If STATE 3 is disallowed and no retracing is being done, a percent switch down signal will be produced at the end of the STATE 2 plot. During the transfer between percentage contours, the X and Y position counters must be inhibited from generating erroneous STATE setting signals, since it is the servoed axis that moves at a rapid rate to the new contour. A percent switch down signal, whether automatically or manually produced, enters the card at pin 13. This signal is a negative going pulse which sets the output of the comer switch inhibiting flip-flop 592 to the low logic state, clamping both X and Y register reset lines to the low state. As long as the flip-flop is in this condition neither register can count, and the count in both registers is zero. When the detector probe reaches the new contour, a pen drop signal is generated which produces a pulse in at card pin J. This pulse through driver 594 sets the corner switch inhibiting flip-flop 592 to the opposite state. In normal operation these pen drop pulses are being continuously received and the inhibiting flipflop 592 is being continuously set to the non-inhibiting state.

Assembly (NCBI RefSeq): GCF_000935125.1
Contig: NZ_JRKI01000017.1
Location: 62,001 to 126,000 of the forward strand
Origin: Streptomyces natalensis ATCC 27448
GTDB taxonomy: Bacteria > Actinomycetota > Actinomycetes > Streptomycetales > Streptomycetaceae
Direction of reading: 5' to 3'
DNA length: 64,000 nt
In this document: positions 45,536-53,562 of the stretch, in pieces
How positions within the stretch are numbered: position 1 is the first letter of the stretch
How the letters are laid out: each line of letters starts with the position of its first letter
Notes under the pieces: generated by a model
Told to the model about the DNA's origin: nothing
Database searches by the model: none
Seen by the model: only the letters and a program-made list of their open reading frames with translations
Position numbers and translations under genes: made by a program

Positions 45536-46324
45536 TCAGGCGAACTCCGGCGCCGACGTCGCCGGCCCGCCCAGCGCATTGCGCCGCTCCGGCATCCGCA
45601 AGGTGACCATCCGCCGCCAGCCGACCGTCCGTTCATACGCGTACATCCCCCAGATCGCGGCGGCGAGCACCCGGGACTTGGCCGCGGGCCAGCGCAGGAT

Percent Switching Logic Circuit Card Referring to FIG. 12, the function of the Percent Switching Logic Card 600 is to take the signal from the Reference Amplifier Circuit Card in FIG. 7, divide it into ten percentage increments in a precision resistor divider network, and switch one of the ten percentage signals onto an output line to the Null Amplifier Circuit Card 460 in FIG. 8. The percent selected is controlled by the front panel REFERENCE PERCENT selectors, shown in FIG. 2 and by automatic percent switching pulses received from the Servo Control Circuit Card 500 in FIG. 9. The lamp drivers 602 on the card illumi mate the switch corresponding to the percent selected, for example, driver 602 for the 10 percent switch 604 in FIG. 12. The REFERENCE percent switches have three levels of priority. 'Top priority is held by the MANual percent switch 606 and 608, jointly. When the MAN selector on the front panel in FIG. 2 is depressed, the manual REFERENCE PERCENT potentiometer is connected into the circuit, and this card and the remaining REFERENCE percent switches have no influence on the REFERENCE percent signal fed to the null amplifier in FIG. 8. When the MAN percent selector is retracted, the next priority is held by the percent switch 610. When REFERENCE 100 selector on the front panel in FIG. 2 is depressed, the card selects 100 percent of the reference signal, and the remaining nine percentage switches have no influence. When both the MAN and 100 percent switches are retracted, the remaining nine percentage switches have equal priority. Those percentage selectors which are depressed will be selected in sequence, beginning with the highest, each time an automatic percent switch down pulse is received from the Servo Control .Card in FIG. 9. The card also contains the stop-go flip-flop 612 and lamp drivers 614 and 616 which are controlled by the front panel STOP and GO selectors in FIG. 2 which operate STOP GO switches 618 and 620 respectively in FIG. 12. When in the STOP state, the flip-flop 612 inhibits both the automatic percent switch down at the decade down counter 622 and the generation of X and Y axis stepping pulses for the X-Y drive through card pin 18.